Skip to main content

Is it a good idea to do a settle with a section 32 under workman's comp NYS ?

Jamestown, NY |

I was injured on aug 28th 2009 ii have acouple blown disks in my lower back. I have been off work since the injury, fighting monthly with Hartford insurance for everything
I am sick of the games Hartford plays and i have been on Full SSD for 2 years now so the last time they asked if i was interested to settle i said yes and they are haveing me see the Doc for perm placement and whatever else i have to do before they offer me a check...Since then i was informed by a family member that i shouldn't settle because medicare and my wife insurance will not cover anything to do with my back because i settled for it. And will it effect my SSD income negatively? i was also told there was a new law that limits the amount of payments i get form comp. When didthat start and am i grandfathered in

+ Read More

Attorney answers 3


You really should consider getting a lawyer the insurance company will have to do a Medicare set aside since you are on SSD Avoid work comp lawyer can guide you through that a maximize your settlement

John M Connell

John M Connell


Sorry for the auto correct . Should say "a good" work comp lawyer


Dear Madam or Sir in Jamestown:

Your claim is affected by the CAP, which means your payments stop after a stated number of weeks. The Cap is figured when the medicals say you have a permanent partial disability or that you have reached maximum medical improvement.

When you are getting SSDB, they usually figure a Set Aside amount from your settlement. You get the money but you are supposed to "set aside" that figure in a separate account and keep track of the payments. OUt of that account, you pay medical bills for your causally related condition (should you get any treatment after the settlement).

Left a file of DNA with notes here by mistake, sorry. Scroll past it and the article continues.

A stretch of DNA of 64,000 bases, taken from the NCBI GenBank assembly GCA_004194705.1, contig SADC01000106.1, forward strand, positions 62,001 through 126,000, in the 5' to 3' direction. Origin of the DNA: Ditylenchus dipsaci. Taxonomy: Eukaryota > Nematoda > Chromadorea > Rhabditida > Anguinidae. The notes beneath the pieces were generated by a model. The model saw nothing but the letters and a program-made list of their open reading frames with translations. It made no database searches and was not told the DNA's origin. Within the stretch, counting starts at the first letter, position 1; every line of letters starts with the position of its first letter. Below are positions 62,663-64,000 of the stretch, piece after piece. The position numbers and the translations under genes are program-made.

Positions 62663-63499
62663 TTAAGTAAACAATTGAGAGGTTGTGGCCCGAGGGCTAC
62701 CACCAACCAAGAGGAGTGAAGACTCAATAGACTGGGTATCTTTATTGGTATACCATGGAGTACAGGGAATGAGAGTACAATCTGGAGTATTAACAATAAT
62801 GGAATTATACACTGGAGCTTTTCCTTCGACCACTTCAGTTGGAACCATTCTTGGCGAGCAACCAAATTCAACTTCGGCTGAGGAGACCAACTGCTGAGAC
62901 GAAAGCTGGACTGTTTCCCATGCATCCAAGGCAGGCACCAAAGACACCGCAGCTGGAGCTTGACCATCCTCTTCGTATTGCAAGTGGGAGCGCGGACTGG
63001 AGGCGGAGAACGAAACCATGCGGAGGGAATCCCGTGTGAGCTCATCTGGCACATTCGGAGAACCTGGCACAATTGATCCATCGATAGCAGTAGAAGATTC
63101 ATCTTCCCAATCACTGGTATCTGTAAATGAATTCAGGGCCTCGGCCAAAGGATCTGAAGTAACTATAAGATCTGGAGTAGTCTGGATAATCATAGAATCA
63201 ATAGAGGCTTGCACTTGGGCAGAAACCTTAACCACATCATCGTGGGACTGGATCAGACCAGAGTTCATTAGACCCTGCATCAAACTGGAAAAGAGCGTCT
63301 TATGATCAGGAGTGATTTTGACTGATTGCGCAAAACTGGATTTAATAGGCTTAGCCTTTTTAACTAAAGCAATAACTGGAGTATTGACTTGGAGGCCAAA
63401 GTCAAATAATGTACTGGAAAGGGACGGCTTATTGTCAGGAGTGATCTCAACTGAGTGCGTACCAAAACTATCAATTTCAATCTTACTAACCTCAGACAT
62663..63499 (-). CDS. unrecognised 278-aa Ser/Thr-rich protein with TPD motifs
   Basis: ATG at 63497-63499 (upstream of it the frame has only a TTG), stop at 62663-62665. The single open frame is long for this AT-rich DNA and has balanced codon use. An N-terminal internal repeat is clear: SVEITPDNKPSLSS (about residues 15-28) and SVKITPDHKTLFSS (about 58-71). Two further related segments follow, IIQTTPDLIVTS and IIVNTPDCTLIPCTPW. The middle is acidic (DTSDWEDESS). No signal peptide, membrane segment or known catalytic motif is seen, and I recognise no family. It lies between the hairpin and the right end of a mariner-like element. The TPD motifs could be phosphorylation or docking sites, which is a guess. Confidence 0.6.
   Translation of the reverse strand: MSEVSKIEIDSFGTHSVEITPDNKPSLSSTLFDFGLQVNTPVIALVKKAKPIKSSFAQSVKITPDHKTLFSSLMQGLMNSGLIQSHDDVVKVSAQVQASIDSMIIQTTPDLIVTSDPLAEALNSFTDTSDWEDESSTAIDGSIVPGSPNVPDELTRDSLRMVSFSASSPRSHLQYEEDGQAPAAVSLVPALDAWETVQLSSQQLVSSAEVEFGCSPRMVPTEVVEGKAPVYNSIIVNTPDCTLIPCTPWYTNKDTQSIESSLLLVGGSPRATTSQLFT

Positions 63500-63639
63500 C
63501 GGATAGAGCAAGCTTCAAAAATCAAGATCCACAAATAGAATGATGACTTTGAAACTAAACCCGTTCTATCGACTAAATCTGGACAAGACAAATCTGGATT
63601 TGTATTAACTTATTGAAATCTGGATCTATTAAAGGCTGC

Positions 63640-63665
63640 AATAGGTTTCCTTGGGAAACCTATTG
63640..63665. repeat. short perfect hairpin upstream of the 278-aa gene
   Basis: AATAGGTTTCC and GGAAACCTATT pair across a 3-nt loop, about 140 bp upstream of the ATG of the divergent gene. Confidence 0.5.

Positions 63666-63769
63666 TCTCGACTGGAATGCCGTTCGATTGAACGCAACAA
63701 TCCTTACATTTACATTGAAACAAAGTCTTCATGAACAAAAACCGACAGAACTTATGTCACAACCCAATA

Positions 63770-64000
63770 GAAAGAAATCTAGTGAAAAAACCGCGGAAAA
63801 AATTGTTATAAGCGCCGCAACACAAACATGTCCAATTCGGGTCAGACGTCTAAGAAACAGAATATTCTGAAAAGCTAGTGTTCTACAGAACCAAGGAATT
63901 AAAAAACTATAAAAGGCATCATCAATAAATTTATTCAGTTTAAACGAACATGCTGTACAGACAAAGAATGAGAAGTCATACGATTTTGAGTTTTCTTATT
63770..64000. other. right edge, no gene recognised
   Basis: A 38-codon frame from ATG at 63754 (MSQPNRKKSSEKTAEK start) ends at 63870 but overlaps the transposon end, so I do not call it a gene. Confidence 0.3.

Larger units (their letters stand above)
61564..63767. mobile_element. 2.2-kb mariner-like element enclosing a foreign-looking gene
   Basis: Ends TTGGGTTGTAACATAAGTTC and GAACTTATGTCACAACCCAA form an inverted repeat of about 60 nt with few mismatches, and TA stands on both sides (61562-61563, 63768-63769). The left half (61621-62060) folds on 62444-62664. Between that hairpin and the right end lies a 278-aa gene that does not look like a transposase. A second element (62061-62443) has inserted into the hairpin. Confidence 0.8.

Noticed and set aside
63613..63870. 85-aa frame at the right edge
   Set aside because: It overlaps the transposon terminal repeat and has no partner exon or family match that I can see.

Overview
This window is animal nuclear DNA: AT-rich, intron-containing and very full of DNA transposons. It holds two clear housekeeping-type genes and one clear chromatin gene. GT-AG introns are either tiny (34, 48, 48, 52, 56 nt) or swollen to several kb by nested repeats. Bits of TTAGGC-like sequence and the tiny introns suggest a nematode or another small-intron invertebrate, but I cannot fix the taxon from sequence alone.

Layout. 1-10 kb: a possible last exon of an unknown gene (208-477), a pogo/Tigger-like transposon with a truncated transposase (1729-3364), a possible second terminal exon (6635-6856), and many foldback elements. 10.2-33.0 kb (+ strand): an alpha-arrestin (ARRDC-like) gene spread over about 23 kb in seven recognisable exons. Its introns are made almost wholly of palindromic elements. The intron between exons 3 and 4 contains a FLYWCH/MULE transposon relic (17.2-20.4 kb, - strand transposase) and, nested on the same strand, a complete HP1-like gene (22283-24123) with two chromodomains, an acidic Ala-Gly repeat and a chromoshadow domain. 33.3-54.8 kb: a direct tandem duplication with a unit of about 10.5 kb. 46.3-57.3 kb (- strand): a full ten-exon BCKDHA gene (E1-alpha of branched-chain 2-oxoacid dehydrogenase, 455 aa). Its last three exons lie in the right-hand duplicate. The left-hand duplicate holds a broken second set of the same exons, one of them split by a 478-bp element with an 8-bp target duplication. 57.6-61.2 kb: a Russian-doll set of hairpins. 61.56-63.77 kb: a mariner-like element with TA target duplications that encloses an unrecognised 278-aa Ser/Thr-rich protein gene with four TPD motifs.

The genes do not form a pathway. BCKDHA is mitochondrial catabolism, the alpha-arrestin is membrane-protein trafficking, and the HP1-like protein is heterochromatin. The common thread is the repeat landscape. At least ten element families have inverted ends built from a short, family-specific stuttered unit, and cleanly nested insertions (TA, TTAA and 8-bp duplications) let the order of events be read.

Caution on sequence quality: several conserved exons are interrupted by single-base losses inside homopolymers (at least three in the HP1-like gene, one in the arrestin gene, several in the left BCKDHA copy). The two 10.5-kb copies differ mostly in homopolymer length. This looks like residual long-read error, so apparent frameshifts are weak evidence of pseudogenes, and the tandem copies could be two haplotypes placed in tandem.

The idea is that Medicare is to take over those payments AFTER the set aside is used up.

Good Luck

Leonard Feld

The foregoing is based on the little information provided; additional facts may change the comments given.


To accept a section 32 settlement of a case is the biggest decision you will have to make. Typically a section 32 agreement will end the carrier’s obligation to make lost wage payments to you and end your medical coverage.
When considering accepting a one-time payment instead of ongoing payments you have to weigh many factors including how long the lost wages benefits will continue. In March of 2007 the law was changed by putting limits or caps on how long lost wage benefits are paid. The duration of the payments is determined by your Loss of Wage Earning Capacity (LWEC) in combination with your reduced earnings if you are working or your level of impairment if not working. The LWEC is either agreed to or found by the Judge.
The fact that you are on SSD,I while of some value is not a determination that you have a 100% LWEC for purposed of New York Workers Compensation.
Now because federal law prohibits a transfer of your medical care from the Workers Compensation carrier to the federal system of Medicare, unless a monetary provision for the care is made in the settlement. A Medicare Set Aside ( MSA) amount is determined. The MSA is a sum of money that you are required to hold/use for your future medical care and treatment. The idea is that if you exhaust the MSA that Medicare will then pick up your care, subject to Medicare's rules.
The entire process can be very complicated as it requires good faith projections as to you future lost wage benefits and medical care as well as serious negotiations with the carrier, who may or may not be interested in a section 32 agreement.
Because of the complicated nature your interest are likely best served by working with a local attorney who has experience with the process and can offer advice and strategy that works with your situation and goals.

Please remember the answer to this question is in general and without knowledge to the specific facts of your case. You should not rely on this answer when making important life decisions and seek a legal opinion based on your particular facts and circumstances.